This week Marshmallow continues with Rick Riordan’s Trials of Apollo series and reviews the third book: The Burning Maze.
Marshmallow’s Quick Take: If you like books about Greek and Roman mythology, then this might be the book for you. But I will add my usual warning again: if you have not read the earlier books in the Trials of Apollo series, I think you should go back and read those before you dive into this one.
Marshmallow’s Summary (with Spoilers): Zeus has turned Apollo into an average teenager and now he has a twelve-year-old master, a satyr guide, and an assignment to restore all Oracles. This time he has to help find the Oracle of Erythaea. He reaches California and meets some old friends and makes some new ones. Apollo and his friends learn more about the identity of the third emperor in Triumvirate Holdings, a company who is behind many of the assets that previous enemies used. Apollo and his friends learn that the third emperor is set on trying to become the new Apollo and wants to have an old enemy boil the current Apollo with Helios so then the emperor can eat them and become the new sun god. This will mean that Apollo and Helios will cease to exist. It seems that Zeus will allow this, and Apollo will die. The stakes couldn’t be higher for Apollo (and also for California, because the book has an interesting explanation of what is going on with California wildfires…)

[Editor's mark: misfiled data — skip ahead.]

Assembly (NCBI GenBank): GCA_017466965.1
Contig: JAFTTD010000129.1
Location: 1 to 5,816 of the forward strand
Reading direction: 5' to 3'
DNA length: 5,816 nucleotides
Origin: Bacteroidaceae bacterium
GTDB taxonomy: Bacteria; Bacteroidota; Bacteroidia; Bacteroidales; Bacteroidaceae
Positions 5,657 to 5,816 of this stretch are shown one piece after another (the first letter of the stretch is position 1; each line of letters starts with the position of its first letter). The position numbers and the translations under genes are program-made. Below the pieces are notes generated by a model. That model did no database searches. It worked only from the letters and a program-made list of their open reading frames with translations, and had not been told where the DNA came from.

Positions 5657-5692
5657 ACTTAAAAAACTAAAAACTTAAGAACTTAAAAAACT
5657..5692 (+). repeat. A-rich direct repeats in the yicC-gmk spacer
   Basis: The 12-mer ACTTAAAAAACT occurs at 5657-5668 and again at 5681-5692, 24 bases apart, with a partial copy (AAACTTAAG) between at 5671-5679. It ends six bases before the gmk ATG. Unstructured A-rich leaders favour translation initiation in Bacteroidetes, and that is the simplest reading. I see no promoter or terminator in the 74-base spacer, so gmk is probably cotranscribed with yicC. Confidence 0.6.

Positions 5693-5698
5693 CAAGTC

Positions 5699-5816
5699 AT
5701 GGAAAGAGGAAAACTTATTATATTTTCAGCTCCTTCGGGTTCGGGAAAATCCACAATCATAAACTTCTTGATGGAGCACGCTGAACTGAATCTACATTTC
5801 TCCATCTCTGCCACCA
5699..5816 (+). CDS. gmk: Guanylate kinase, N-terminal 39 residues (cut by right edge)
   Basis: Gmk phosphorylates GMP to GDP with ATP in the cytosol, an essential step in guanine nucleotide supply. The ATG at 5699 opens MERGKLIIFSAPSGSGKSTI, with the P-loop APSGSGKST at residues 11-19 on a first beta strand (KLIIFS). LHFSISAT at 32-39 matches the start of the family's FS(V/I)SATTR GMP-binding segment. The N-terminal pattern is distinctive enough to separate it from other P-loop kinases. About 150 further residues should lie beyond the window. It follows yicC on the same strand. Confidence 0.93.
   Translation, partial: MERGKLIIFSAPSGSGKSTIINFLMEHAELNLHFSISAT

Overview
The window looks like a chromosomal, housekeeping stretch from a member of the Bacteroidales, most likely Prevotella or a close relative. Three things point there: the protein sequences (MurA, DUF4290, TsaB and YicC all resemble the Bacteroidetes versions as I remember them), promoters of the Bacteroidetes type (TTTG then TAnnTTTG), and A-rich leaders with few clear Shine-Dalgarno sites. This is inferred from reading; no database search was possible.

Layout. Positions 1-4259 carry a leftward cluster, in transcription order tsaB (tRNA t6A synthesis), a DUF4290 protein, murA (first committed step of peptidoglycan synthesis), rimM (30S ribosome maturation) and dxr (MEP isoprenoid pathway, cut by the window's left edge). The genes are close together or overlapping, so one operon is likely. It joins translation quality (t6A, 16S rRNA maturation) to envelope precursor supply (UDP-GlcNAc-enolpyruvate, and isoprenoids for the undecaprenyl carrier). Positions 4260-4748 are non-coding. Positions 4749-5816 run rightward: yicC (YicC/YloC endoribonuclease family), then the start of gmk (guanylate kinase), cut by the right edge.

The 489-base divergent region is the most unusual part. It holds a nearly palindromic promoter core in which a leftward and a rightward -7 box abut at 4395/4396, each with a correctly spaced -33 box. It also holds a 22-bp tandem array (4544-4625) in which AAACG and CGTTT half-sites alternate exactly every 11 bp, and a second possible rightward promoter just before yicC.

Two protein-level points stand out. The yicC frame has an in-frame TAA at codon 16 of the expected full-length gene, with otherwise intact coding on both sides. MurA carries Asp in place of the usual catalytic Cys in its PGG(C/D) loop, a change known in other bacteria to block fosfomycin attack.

Marshmallow’s Review: I think that The Burning Maze is a great book because the author, Rick Riordan, adds jokes and, basically, comic relief to his books. Of course if you read some of his other books, from his Percy Jackson and the Olympians or Heroes of Olympus series, and more, then you would know that. Also another interesting thing in this book is that as the book and the series progresses, so does the character of Apollo/Lester Papadopoulos. He basically grows, though also quite physically, more down-to-Earth.
This book does talk somewhat about history, but you don’t really need to know anything about it, though knowing some Roman history would mean that you might be able to find out who the bad guys are faster. At the end of this book the heroes receive a prophecy of a sort, and it links to a character I really like.
Though this is a great book for everyone, I think that people (and bunnies) of age 9 and up might like it especially.
I really enjoyed reading The Burning Maze. I think that it’s funny, especially Apollo/Lester’s conversations with the Arrow of Dodona are very well-written. The plot is very well thought out and the clues are great. The characters are well developed, too; each character has flaws and skills that make them more realistic and more relatable.
Marshmallow’s Rating: 100%.